Monday, November 12, 2007

Remembrance and Writers

Yesterday was Veterans Day. A day to remember and thank all our veterans for their selfless sacrifices. Without which the USA wouldn't be.

My father was a WWII Captain of B-17s and an instructor during the Korean war. So yesterday and today, I've been remembering.

He almost never spoke of his experiences in WWII, but the couple of times he did, my father's recollections were redolent with detail. The stories were of times that stood out during horrendous minutes, hours and days. With all the five senses described, the smells, sounds, sensations, sights and even the tastes of the experience.

As my father spoke, his experience came alive. I can remember these stories, vividly. My father was an artist and not a writer, but if he had written these stories down as he had told them, oh how powerful.

Now, when I'm reading and the writer "remembers" a story instead of only "relating" a story, then it's memorable for me as a reader. One way to write such memorable stories, use all the senses to re-create the experience.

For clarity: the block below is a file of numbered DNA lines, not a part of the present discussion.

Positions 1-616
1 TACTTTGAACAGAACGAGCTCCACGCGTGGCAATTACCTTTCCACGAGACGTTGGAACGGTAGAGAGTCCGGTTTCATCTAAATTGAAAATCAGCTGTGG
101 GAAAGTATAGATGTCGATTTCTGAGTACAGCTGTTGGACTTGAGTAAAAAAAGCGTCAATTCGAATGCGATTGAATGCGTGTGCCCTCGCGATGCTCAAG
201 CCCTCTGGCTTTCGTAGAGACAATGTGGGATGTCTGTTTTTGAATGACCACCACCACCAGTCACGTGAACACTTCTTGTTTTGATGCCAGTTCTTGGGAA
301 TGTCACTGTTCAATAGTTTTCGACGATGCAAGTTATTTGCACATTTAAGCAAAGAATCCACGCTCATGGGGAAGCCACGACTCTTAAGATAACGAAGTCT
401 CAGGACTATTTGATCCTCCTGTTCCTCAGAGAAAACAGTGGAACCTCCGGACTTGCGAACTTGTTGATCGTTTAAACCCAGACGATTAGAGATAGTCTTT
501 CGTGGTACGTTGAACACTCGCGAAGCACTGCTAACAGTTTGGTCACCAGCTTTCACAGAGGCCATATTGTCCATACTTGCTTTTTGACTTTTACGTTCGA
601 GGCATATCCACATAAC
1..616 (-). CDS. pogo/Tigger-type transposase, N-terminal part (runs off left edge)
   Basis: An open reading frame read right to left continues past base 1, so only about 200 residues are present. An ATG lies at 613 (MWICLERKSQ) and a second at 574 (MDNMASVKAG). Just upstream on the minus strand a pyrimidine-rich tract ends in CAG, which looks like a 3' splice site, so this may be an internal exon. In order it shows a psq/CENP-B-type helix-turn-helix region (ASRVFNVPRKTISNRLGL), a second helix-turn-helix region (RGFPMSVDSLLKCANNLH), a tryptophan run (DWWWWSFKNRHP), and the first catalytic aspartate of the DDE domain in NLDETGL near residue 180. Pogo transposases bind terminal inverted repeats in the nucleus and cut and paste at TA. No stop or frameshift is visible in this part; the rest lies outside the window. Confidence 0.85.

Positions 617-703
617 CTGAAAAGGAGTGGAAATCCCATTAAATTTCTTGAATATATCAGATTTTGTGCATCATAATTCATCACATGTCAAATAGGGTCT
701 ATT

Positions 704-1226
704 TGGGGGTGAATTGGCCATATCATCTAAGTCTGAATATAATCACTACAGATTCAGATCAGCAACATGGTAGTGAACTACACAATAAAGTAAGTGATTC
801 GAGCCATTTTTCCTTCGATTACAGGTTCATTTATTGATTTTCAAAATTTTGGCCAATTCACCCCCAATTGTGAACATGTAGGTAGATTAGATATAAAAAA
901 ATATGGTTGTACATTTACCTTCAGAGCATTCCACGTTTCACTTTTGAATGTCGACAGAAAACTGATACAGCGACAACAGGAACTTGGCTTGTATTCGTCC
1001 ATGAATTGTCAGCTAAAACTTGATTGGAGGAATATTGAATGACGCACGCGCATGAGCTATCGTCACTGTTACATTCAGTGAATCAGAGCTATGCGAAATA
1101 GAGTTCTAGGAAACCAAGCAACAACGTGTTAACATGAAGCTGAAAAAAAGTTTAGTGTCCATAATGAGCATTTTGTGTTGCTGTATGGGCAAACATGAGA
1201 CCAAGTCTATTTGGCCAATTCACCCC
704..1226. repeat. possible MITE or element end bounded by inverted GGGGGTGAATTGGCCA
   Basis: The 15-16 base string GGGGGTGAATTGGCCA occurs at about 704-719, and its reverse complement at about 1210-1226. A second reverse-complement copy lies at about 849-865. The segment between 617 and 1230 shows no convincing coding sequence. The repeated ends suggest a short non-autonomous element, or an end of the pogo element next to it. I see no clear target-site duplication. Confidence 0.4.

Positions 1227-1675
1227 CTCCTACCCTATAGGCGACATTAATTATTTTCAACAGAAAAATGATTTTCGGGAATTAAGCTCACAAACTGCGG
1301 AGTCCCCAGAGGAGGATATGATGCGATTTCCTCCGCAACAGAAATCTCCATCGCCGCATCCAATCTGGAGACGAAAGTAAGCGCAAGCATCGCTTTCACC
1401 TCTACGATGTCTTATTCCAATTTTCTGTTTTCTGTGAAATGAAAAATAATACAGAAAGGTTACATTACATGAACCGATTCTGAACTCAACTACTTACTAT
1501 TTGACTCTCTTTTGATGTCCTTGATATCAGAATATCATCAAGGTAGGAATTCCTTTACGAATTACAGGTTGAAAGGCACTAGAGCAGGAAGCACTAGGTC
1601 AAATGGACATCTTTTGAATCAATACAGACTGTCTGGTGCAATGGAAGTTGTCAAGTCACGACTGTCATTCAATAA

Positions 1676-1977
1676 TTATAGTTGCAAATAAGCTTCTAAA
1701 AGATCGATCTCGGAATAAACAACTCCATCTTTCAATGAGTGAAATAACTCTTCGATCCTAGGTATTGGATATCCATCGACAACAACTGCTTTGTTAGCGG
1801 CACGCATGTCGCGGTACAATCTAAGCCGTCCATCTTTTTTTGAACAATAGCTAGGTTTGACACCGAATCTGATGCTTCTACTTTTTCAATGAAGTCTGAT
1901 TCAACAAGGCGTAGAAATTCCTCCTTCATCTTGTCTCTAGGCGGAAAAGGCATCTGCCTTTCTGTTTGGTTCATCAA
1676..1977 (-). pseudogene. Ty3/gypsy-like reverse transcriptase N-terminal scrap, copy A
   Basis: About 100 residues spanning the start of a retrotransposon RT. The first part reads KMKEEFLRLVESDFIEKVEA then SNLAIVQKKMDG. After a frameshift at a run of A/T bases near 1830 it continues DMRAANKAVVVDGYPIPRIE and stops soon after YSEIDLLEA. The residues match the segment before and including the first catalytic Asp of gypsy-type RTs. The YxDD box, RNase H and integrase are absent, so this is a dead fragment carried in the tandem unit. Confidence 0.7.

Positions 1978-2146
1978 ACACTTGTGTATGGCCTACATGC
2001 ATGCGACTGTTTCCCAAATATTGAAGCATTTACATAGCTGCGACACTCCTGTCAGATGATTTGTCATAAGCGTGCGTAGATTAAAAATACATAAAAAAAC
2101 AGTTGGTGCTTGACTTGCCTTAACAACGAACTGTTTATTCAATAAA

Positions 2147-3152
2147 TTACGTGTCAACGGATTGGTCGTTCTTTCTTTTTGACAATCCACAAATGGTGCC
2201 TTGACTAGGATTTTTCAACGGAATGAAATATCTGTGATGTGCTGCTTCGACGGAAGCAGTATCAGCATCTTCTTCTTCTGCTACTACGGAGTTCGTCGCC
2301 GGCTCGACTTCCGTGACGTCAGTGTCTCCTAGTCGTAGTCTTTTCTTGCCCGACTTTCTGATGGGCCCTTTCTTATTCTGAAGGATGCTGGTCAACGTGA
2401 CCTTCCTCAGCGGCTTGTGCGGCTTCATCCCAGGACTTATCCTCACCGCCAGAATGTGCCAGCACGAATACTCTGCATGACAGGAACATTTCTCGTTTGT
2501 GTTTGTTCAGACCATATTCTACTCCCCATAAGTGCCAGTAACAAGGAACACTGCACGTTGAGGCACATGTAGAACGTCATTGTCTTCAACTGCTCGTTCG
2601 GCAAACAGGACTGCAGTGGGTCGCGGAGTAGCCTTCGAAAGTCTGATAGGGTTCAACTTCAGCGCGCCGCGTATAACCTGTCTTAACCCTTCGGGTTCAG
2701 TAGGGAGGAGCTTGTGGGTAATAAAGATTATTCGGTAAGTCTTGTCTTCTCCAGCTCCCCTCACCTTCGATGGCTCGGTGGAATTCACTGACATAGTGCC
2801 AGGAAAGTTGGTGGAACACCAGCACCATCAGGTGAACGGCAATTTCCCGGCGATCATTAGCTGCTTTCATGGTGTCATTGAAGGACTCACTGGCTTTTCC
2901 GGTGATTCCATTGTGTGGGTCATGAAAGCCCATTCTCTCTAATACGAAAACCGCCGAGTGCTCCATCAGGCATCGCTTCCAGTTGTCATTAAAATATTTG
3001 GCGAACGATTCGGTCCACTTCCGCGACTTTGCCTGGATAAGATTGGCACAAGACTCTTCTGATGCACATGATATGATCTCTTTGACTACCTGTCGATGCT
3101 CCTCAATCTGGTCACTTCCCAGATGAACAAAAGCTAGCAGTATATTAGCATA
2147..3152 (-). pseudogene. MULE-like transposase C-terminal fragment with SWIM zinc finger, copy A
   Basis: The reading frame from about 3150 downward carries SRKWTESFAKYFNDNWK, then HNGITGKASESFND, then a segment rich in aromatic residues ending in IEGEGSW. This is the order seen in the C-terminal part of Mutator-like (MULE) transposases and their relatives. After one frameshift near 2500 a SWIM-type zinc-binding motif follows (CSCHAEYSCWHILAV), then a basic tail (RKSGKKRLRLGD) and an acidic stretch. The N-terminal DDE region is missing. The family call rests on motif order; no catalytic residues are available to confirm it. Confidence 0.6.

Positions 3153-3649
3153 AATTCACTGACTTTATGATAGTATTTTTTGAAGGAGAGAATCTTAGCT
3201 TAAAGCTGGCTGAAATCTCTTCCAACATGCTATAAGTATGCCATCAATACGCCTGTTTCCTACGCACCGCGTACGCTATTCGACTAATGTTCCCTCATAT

There are others...fellow writers?


Jim Murdoch said...

Most people I know don't remember things in Technicolor with surround sound. In fact the story I'm working on just now centres on the protagonist's inability to recall things in the kind of meaningful detail she would like. Our characters are not omniscient narrators and it's important to remember that.

That level of recollection can however, if used sparingly, be very effective. Obviously your father didn't remember everything in that amount of detail.

In the book I'm working on just now, the woman remembers as a child sneaking outside one summer night down to the sensation of her bare feet on the still-warm paving; she still has to think twice to remember exactly what night attire she had on. This powerful memory is used to contrast with the difficulty she experiences in remembering even day-to-day about her father who has just died which is something she feels she should remember.

Conda Douglas said...

Good point, Jim. Of course, too much of anything can be exhausting for a reader instead of inspiring. Or if not exhausting, then even worse, boring, tedious and repetitious.

By the way, my thoughts on remembrance were first sparked by my friend Beth's blog:
Thanks, Beth, excellent post.